This kind of adjustment is very popular among the fans of drag racing because even a couple of extra miles per hour on the speedometer can help a driver win the competition. But for off-roading, enlarging the exhaust isn’t a very good idea, as you’ll need a lot more “oomph” on lower RPMs. When pushing through snow, slush, mud, and heaps of sand, you want your four-wheeled friend to have a strong throttle response (acceleration), not an impressive top speed.
Reducing the Diameter: Getting Ready
Ok, now that we know what you can expect from exhaust size modifications, it’s time to get to the practical side of things and reduce the diameter. Don’t worry: this won’t take much time or effort. You will, however, need to come prepared for the job. First of all, get a pair of high-quality gloves. Secondly, equip yourself with an impact driver/ratchet, a grip vise, and a muffler clamp. By the way, do you know how to measure the diameter?
If it’s a straight-cut pipeline, all you’ll have to do is measure from the center (from outside to outside) – that’s how you do it. This is important: sometimes, it’s not an exact measurement, and what you should do is round up to the closest size (like if it’s a 3.4-inch, mark it as 3.5-inch). But what if it’s a slanted cut? You won’t be able to measure the inlet size the same way. The best tool for this is a soft ruler.
Go ahead and wrap it around the pipe. A simple piece of rope will also do: wrap it around and put it next to a ruler to figure out the correct measurements. Next, divide that number by 3.14 to get the right diameter/inlet size.
Reducing the Diameter: Step-by-Step Guide
First things first, make sure the vise is holding the pipe steadily. Next, install the clamp (towards the end of the punch) and tighten it down. True, the pipe will get a bit distorted, but you will be able to reduce the diameter that way. Remember to move the clip 90 degrees at a time for the best result. Otherwise, you’ll risk messing up its shape and ruining the pipe.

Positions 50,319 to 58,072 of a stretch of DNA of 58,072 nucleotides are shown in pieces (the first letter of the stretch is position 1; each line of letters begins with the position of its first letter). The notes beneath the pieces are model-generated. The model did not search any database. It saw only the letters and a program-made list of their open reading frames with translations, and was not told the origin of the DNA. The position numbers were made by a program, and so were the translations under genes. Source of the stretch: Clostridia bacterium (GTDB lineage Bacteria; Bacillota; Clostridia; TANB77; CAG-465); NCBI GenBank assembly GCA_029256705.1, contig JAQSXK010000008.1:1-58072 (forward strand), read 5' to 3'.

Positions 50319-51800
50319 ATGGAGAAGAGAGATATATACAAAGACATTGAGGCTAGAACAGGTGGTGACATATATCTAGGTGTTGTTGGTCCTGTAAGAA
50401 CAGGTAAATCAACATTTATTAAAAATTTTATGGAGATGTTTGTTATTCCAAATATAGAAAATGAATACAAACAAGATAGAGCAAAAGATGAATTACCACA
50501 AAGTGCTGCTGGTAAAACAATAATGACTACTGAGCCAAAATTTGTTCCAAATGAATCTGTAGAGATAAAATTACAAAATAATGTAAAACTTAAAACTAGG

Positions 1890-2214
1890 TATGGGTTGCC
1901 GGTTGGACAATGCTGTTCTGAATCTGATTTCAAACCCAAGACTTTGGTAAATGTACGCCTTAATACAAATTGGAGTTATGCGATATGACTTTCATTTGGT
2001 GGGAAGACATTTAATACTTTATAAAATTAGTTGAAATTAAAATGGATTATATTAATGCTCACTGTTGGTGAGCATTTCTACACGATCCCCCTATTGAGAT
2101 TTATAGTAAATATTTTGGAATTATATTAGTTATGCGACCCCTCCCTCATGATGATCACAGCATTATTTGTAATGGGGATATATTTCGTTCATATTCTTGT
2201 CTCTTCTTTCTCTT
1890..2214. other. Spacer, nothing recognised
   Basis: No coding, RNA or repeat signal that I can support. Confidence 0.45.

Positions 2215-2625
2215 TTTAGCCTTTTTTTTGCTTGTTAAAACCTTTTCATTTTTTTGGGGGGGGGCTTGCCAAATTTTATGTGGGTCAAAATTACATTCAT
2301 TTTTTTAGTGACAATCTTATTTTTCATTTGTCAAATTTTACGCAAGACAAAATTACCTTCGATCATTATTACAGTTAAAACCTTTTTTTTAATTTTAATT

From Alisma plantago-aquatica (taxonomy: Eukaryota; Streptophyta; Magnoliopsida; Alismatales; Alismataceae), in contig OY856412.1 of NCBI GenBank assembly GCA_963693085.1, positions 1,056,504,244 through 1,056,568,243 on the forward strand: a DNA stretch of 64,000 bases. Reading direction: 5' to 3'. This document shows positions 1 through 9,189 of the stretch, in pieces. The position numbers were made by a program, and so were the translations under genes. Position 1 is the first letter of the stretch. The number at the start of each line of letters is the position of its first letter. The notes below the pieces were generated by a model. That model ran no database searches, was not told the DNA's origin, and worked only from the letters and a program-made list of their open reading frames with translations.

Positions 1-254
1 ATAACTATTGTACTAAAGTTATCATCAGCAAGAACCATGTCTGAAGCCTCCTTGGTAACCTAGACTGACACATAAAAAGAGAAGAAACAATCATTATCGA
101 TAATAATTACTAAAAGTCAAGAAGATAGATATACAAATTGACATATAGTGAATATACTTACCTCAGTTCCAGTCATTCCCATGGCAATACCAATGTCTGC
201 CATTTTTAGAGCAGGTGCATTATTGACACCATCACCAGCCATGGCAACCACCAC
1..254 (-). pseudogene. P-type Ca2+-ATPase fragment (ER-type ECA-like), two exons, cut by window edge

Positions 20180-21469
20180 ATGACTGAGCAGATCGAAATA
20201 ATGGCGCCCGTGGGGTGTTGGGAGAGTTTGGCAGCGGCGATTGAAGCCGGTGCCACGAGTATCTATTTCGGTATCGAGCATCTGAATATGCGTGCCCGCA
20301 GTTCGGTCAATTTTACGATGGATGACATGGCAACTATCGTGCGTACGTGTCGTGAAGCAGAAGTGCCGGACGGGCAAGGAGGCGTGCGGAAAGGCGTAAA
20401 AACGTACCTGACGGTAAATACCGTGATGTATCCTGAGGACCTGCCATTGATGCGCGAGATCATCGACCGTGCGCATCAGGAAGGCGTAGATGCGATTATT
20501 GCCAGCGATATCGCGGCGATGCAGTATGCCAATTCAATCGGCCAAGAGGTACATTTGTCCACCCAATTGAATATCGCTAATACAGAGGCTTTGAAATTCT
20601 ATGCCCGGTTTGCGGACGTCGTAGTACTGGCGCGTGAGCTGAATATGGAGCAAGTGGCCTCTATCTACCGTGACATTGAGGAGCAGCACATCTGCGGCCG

So, just tighten the clamp using a ratchet or an impact driver and keep your eyes on the pipe. It will get smaller as you’re tightening it further. For an even bigger effect, you could cut slots before putting the clamp on. This can be done with a saw (the kind that can “handle” metal, of course), or the Dremel tool (more effective for this kind of a job).
Some folks use pipe benders instead, as they believe it helps achieve a better result. However, the concept is pretty much the same. Now, if you’re not happy with the idea of distorting the pipe, you can always go to the closest auto shop for help. They usually don’t charge a lot for this unless it’s a customized exhaust system.
And that’s pretty much it! Reducing the diameter of the exhaust isn’t rocket science. Yes, it does require some skills and knowledge, but, you can pull it off in your own garage with a couple of regular tools from the closest store. Going for a smaller exhaust will help you get rid of the drone noises, improve performance on low RPMs, and make aftermarket gear compatible with your factory exhaust system.
On the other hand, a larger diameter can be beneficial as well. Ultimately, it’s up to you to decide what you want to achieve with the adjustment. So, make sure to weigh in all the pros and cons before you decide to customize your exhaust tip/pipe, converter, or any other component of the exhaust system!